Washington, D.C.- The National Science Board utilizes Icebreakers in the Antarctic for the National Science Foundation, and for its scientific and environmental needs. Recently in a December 9th presentation, they recommended that they take a position of chartering Swedish or Russian vessels, rather than using the US Coast Guard Polar Class ships, the Polar Sea and the Polar Star.
While this would perhaps save money and be more energy efficient, it is a blow to the US Coast Guard Polar class of ships. These ships have 1970s vintage combined Diesel and gasoline powered systems, and these are in many ways less efficient than the newer, more modern ships that are owned by Sweden and Russia. These ships from other nations require less fuel than the US Coast Guard ships, but the Coast Guard has kept these vessels available for use by the NSF and other civilian scientific groups.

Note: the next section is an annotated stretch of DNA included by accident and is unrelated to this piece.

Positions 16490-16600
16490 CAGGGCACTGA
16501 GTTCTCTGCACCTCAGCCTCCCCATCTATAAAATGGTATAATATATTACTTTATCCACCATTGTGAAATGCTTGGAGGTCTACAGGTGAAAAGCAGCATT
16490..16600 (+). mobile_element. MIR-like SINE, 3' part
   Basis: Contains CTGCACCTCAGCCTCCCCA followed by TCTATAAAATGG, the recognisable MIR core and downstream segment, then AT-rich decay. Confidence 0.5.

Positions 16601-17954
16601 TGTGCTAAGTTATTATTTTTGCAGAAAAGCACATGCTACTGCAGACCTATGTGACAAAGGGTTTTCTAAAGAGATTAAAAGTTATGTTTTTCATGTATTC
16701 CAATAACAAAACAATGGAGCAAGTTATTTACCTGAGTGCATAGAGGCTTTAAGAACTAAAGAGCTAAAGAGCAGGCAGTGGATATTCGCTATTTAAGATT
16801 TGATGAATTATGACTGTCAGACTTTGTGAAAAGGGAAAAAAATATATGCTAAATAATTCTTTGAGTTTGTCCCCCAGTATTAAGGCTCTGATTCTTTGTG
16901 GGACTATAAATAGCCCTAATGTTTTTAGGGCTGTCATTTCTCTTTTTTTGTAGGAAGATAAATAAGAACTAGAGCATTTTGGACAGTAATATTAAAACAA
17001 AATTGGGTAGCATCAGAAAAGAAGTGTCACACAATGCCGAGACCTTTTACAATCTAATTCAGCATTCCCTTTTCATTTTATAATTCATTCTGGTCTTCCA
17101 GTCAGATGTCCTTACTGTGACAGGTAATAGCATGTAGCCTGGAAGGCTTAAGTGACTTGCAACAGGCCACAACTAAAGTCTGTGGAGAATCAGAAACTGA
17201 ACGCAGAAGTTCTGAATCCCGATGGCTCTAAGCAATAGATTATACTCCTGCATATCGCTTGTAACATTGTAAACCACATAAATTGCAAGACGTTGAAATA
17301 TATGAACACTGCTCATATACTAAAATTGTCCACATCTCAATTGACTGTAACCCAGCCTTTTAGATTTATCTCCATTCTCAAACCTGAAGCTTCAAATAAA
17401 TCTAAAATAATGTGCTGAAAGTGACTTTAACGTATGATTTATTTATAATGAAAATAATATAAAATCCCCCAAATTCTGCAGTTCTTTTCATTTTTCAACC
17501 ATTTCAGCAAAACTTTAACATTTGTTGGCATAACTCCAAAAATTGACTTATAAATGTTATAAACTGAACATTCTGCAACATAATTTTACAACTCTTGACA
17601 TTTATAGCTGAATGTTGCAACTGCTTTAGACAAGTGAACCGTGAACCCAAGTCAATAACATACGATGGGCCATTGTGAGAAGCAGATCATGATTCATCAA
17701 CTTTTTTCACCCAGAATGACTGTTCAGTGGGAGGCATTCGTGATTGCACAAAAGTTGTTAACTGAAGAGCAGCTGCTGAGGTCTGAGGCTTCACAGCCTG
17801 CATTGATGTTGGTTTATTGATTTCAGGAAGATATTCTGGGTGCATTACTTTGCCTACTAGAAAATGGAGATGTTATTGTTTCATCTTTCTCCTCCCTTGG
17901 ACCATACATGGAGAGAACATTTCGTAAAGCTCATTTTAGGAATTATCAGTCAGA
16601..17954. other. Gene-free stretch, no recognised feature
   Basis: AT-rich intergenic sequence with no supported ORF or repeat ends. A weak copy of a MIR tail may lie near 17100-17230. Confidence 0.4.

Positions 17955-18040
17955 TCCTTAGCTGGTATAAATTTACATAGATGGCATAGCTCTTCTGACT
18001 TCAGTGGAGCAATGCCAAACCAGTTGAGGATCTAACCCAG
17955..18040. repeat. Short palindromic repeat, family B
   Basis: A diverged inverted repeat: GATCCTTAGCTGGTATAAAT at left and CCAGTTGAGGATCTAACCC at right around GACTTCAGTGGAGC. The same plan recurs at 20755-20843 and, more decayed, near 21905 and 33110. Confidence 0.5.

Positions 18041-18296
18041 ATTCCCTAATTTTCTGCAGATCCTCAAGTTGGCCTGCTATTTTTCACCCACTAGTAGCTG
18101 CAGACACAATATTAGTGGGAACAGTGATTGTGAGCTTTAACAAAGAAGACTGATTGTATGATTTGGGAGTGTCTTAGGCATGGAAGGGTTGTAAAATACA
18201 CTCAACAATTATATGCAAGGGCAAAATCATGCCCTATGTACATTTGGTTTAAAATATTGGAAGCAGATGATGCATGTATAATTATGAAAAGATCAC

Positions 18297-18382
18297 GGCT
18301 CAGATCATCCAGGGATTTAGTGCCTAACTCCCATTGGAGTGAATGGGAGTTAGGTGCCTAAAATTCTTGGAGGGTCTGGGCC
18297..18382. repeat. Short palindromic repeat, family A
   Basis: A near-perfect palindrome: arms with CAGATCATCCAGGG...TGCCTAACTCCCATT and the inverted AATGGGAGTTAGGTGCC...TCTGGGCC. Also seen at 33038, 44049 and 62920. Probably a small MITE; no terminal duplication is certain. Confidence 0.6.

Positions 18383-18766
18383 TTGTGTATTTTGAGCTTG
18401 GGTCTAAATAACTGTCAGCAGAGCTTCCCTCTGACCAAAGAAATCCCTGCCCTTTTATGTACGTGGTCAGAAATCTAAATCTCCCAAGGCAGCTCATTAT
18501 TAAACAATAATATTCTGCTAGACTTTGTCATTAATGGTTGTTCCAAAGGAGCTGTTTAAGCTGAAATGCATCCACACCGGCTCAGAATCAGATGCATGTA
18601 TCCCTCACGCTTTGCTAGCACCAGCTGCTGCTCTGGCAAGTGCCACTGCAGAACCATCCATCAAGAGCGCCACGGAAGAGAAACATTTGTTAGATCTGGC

With the issues of global warming, the need for more icebreaking will rise and continue to be a vibrant need. The Coast Guard has had its ability to fund and operate its Polar Class ships interrupted by the bureaucracy of the scientific funding. The Polar Sea is operational, but the Polar Star has been in reserve status since the year 2006.
The US Congress has given enough money to keep the Polar Star in reserve, but not enough to bring it to full operation again. This is frustrating for the Coast Guard, who with the Polar Class of ships pioneered much of what is now accepted as modern Icebreaking theory and practice.